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Archaeology of domestic life in early 20th century Britain

The aim of this blog is to publish data on early 20th century buildings, whilst this is still accessible. Much material of interest to the historian is being destroyed through 'home improvements' and DIY, and objects are increasingly being divorced from their context through dispersal after the death of their owners. By creating an easily accessible contextual record of material culture, it is hoped that those interested in this period of history may have a resource through which the details of domestic life might be studied.

If you have any artefacts of interest, or make discoveries during the process of your own investigations that you would like to share, please contact me!

Monday, 5 April 2010

Building B Kitchen: walls & floor - furniture traces

Construction work upon what was the kitchen area has enabled work to begin on exploring the stratigraphy of the wall surface, in conjunction with features identified through a brief study of the floor surface.

('Kitchen' with scullery door just visible on left side of picture)

The floor coverings were taken back to reveal quarry tiling, as might be expected. Close to the wall adjoining the scullery were deep recesses in the floor surface. By considering photographs of interiors from the 1930s, contemporaneous descriptions of kitchen areas, and on oral testimony, the preliminary assumption was that these features might represent depressions made by a large dresser.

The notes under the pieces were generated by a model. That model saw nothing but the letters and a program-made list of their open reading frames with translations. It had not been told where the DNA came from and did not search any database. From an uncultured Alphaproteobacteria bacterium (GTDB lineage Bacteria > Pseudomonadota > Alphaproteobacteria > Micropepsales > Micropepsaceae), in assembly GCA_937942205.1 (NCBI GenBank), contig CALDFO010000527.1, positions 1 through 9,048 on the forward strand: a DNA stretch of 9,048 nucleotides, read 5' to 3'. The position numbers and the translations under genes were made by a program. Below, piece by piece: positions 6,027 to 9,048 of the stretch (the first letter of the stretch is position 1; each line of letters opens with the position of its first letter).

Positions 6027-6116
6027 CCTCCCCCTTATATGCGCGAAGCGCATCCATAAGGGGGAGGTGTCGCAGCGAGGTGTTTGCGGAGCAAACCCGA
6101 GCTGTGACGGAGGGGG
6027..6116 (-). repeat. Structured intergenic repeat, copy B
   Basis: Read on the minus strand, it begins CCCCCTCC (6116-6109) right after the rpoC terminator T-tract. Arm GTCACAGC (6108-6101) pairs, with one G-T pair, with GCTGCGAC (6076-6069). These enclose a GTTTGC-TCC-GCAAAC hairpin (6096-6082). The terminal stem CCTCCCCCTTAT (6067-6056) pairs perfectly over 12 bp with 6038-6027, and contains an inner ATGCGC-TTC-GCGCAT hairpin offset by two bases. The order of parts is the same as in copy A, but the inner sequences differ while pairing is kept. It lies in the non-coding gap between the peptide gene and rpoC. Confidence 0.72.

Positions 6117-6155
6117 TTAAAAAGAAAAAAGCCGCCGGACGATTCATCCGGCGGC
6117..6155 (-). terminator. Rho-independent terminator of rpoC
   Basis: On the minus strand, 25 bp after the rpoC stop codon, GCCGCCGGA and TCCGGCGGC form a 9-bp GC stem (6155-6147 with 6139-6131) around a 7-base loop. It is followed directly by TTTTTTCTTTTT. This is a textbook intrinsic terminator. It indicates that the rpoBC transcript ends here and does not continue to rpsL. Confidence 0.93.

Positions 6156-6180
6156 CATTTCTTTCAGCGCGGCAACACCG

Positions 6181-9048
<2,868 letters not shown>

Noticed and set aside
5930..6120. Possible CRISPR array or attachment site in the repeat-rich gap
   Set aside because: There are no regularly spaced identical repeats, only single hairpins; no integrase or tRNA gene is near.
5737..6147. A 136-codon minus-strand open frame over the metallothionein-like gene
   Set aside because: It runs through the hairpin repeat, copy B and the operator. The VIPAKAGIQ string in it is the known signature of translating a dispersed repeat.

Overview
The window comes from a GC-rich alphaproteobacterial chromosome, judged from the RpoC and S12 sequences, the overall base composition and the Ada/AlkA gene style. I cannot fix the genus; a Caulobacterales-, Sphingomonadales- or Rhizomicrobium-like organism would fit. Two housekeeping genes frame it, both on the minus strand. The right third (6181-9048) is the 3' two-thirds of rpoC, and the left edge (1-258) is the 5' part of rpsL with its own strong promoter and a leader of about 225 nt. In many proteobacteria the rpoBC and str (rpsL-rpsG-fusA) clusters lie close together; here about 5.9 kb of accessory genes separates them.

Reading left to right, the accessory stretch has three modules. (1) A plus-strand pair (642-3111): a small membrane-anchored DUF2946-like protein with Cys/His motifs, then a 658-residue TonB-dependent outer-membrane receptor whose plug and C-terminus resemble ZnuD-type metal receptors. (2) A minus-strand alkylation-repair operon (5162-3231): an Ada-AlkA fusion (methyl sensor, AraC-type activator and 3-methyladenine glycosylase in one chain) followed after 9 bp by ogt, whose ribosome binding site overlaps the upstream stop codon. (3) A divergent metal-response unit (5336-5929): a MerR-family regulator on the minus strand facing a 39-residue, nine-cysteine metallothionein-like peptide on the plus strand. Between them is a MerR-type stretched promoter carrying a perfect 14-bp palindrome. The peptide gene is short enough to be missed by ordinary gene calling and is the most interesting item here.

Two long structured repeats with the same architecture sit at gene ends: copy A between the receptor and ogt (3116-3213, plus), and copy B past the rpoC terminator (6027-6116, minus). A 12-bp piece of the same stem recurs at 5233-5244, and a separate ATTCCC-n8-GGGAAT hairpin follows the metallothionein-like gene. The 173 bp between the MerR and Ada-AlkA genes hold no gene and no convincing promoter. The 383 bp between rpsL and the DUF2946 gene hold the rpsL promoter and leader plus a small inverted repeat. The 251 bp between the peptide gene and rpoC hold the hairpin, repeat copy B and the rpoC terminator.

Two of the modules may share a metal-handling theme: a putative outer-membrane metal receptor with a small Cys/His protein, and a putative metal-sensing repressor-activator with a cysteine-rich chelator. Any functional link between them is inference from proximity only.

(Left: Wall next to scullery door, with position of depressions outlined. Right: close up of features)

However, when the recent wall covering was removed (after recording), a number of features were revealed to suggest that these depressions belong to a second phase of use, relating to conversion to the room as a second living room (see fireplace post), indicating the position of a small settee

(Top circle: abrasion probably caused by shelves. Bottom: by settee / sofa)

Towards the top of this wall section, abrasion was noted, at a position that might correlate with that caused by shelves. This was much narrower than the marks on the floor, suggesting that the two marks were unrelated (i.e. not likely to indicate the presence of a dresser, as originally thought), though this does not exclude the possibility of a lighter dresser once being in this location. A further abrasion, most probably caused by the position of a sofa against the wall was also noted, and may correlate with the depressions noted on the floor, being much wider.

Placing this abrasion within the sequence is problematic. This abrasion, unlike the other, had been partly filled in with buff-coloured filler. Textured wall paper had been compressed into the grove created within the wall surface, suggesting that it belongs after a secondary phase of decoration. No bright green paint has been found within this sequence, and therefore it cannot be correlated with any certainty to the second phase, during which the 'range' was removed and replaced with a domestic fireplace, although this seems most likely, considering that it would have been a significant obstacle to cooking within this room. It more likely support a change of room use (to second living room) that might correlate with the construction of a lean-to scullery, and conversion of the old scullery to a kitchen.

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